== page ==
Sir Brannon Kesh spent years building a new life as a physician, leaving the name Bloodhawk and the war that spawned it behind. But when the King’s cousin is murdered, duty calls him back. The crime scene suggests dark magic and the evidence points to the ambassador of Nilar, an alluring woman with secrets of her own, who sees Bloodhawk as little more than a war criminal.
As bodies pile up and political ramifications escalate, Brannon must join forces with a vain mage, a socially awkward priest, and a corpse animating shaman to solve the murders and prevent another war. But who can he trust when the phases of a bigger plan take shape?
The Risen are the greatest danger Brannon has ever faced. If he and his team cannot stop the killer then all of Kalanon – and the world – will descend into darkness.
The SUBMERGED, ALL HAIL OUR ROBOT CONQUERORS!, and THE DEATH OF ALL THINGS anthologies from Zombies Need Brains LLC are now open up submissions for a few remaining slots in each anthology. If you have a story idea that fits one of the anthology themes, write it up, revise it, polish it, and send it in for consideration.
Stories for this anthology must be original (no reprints or previously published material), no more than 7,500 words in length, and must satisfy the theme of the anthology. Pay rate will be an advance of a minimum of 6 cents per word for the short stories.
Lawless Lands: Tales from the Weird Frontier is an anthology embodying the frontier spirit of the American West, but with a weird twist. Gunslingers with laser pistols, cattle drives through the galaxy, cursed nuggets of gold, and talking jack rabbits that grant wishes. Fantasy, SF, or horror, if it’s weird, we want to see it.
The book will be funded with a Kickstarter campaign in December 2016. We will pay each author a minimum of 4 cents a word, with the possibility of more if the Kickstarter is successful, and two physical copies.
When NZDF Sergeant Taine McKenna and his squad are tasked with escorting a bunch of civilian contractors into Te Urewera National Park, it seems a strange job for the army. Militant T hoe separatists are active in the area, and with its cloying mist and steep ravines, the forest is a treacherous place in winter. Yet nothing has prepared Taine for the true danger that awaits them. Death incarnate. They backtrack toward civilisation, stalked by a prehistoric creature intent on picking them off one by one. With their weapons ineffective, the babysitting job has become a race for survival. Desperate to bring his charges out alive, Taine draws on ancient tribal wisdom. Will it be enough to stop the nightmare? And when the mist clears, will anyone be left?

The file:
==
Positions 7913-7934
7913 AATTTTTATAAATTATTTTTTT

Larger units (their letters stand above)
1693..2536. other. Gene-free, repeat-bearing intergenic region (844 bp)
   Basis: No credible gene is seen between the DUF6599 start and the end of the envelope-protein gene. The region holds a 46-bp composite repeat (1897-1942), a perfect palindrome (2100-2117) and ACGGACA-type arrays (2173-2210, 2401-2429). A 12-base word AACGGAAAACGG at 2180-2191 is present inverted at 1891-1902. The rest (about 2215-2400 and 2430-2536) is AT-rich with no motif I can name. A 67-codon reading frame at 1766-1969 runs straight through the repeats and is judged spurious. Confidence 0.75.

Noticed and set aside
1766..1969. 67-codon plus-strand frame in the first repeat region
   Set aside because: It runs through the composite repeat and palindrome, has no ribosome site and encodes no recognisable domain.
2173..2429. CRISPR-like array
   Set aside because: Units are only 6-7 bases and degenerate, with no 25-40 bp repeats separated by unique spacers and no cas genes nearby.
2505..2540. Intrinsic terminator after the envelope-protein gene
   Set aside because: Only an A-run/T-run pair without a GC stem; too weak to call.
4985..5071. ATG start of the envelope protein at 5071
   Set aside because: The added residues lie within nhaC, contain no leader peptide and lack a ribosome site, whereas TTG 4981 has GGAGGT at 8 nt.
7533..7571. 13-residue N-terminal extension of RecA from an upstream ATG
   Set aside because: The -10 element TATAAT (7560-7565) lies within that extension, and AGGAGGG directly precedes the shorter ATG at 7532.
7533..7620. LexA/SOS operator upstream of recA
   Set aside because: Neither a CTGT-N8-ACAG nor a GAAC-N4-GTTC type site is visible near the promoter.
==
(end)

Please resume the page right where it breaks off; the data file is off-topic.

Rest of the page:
July in Aotearoa might be more about freezing southerlies than ice-zombies from the North, but honestly, at least the latter has novelty value. Winter has well and truly arrived; time to snuggle up with some reading.
At the Edge, edited by Dan Rabarts and Lee Murray, is now available in bookstores around New Zealand – or, for those of you who would prefer not to get out of bed (or onto a plane) to get your hands on a copy, you can find the ebook at all the usual haunts, and the paperback from Amazon. Want to get your hands on the latest and greatest in Australasian SFF? Click here for links.
Sir Julius Vogel Awards
At the recent National Science Fiction Convention (Au Contraire 3) held in Wellington over Queen’s Birthday Weekend, the winners of the Sir Julius Vogel Awards were announced. The Sir Julius Vogel Awards recognise achievements by New Zealanders, both amateur and professional, in the science fiction, fantasy and horror genres.
SFFANZ (Science Fiction and Fantasy Association of New Zealand) President, Norman Cates, prior to announcing the awards, commented that SFFANZ was “delighted with the level of participation and interest in the awards from an impressively wide variety of people.”
A house at the edge of a prehistoric valley.
A suitcase that can take you to 1980.
A payphone that lets you call the dead.
Twenty tales from award-winning author Grant Stone, including six all-new stories.
From a trip to the supermarket to the edge of everything. From Auckland to London to places far beyond any map. The sun may set before we reach our destination. But don’t worry.
Everything is going to be fine.
Haunted house, haunted heart. When Sara O’Neill goes on the run, she believes the tiny town of Kowhiowhio is just the sanctuary she needs. Her family’s old colonial house needs repair, but it’s safe from the abusive husband she left behind. However, a hostile local holds a grudge and a dangerous presence haunting her new home threatens Sara’s chance at peace. How can she create a new life while dealing with ghosts from the old?
For local electrician, Nate Adams, parenting his young daughter alone has not been easy – particularly in a town where he is still seen as an outsider. When he meets his new neighbour, he sees a chance at a new start for them both. Even with his help, can the house – or Sara’s heart – be repaired?